Experts on gun control and controversial federal monetary policies will discuss this week's developments April 19 on MTL Washington Update, the weekly public affairs radio show I co-host at noon (EDT).
Legal reformer, Chicago public defender and law professor Jeanne Bishop, at right, will describe her opposition to gun proliferation, the death penalty, and excessive sentences.
Then Dr. Paul Craig Roberts, an author, will amplify his column this week, The Attack on Gold. Roberts, at left, argues that President Obama's team is driving down the price of gold for political reasons dangerous to the economy and savers.
Roberts, author of a new book predicting frightening and unnecessary economic changes ahead for the nation, served as assistant Treasury Secretary during the Reagan Administration, and later worked as associate editor of the Wall Street Journal.
Join us and my co-host Scott Draughon at noon (EDT) for our one-hour weekly public affairs show broadcast live nationally on the My Technology Lawyer network. Click here to listen to the broadcast, available later on archive. For questions or comments on any of the shows, call in toll free (866-685-7469 ) or send an email to [email protected].
We begin the show with a news round-up, including commentaries on the latest developments in Washington and the manhunt for the remaining suspect in the Boston Marathon bombing. Authorities reported killing one suspect, with his brother escaping on foot.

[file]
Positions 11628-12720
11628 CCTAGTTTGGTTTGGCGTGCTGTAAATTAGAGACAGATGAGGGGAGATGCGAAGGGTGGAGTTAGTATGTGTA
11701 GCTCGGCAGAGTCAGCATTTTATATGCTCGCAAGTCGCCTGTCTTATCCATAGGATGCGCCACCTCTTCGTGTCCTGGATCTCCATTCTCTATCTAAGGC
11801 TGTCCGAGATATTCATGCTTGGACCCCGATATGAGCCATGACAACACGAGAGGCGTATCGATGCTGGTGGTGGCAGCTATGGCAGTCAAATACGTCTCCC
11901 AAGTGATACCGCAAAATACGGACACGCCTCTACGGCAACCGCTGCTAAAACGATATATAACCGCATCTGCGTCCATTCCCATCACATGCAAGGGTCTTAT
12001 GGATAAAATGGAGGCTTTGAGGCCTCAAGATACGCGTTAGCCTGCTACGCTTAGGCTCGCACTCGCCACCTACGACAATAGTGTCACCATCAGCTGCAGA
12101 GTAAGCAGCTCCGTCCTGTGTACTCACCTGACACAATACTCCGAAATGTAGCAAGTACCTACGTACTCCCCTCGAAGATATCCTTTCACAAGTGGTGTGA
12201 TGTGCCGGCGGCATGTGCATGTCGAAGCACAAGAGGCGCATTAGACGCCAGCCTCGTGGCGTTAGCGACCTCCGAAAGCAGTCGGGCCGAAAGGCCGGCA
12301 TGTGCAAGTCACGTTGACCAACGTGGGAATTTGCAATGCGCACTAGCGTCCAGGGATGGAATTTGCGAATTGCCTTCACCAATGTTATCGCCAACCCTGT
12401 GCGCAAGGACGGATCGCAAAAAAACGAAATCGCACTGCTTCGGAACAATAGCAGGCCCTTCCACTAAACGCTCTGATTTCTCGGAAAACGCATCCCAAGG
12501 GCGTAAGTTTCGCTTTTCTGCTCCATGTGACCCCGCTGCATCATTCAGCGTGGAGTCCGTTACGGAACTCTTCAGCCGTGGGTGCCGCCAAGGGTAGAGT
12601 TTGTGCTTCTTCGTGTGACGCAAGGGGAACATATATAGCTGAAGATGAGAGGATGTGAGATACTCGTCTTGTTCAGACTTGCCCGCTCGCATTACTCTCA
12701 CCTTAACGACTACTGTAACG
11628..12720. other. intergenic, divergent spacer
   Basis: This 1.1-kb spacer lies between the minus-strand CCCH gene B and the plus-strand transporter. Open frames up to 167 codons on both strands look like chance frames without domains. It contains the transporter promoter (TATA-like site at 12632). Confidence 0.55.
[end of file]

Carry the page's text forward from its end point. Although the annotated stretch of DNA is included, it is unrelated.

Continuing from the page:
Our show guests Bishop and Roberts each brings to their advocacy work impressive establishment credentials as well as unusual experiences.
Bishop, for example, argues on a Christian basis for what are generally regarded as progressive reform ideas in the criminal justice system. Bishop's appearance on the show is especially timely, given the Senate's failure this week to pass expanded requirements for background checks for gun sales. Her experience includes the intense aftermath of the murder of her sister and brother-in-law two decades ago. The case became one of Chicago's leading murder mysteries in many years during the six months until authorities identified the killer, a thrill-killer living in Winnetka, one of the region's highest-income suburbs. Authorities leaked erroneous information and theories to the media for months on false trails.
During the investigation, Bishop resigned her job at one the nation's leading law firms to pursue a career in Cook County's public defender office. Her lifelong commitment to justice and her religious faith have inspired her throughout to continue her advocacy, often on behalf of impoverished clients in Chicago accused of serious crime. She retains a full caseload as a public defender, while undertaking such other tasks as teaching as an adjunct law professor at Northwestern University, and the serving as the treasurer of the non-profit group Murder Victims’ Families for Human Rights.
Roberts also crosses traditional political divisions in his policy advocacy. As a scholar affiliated with conservative institutions and policies for much of his career, he has emerged as a harsh critic of both the George W. Bush and Barack Obama administrations on a range of issues, including economics, human rights, due process, and foreign affairs.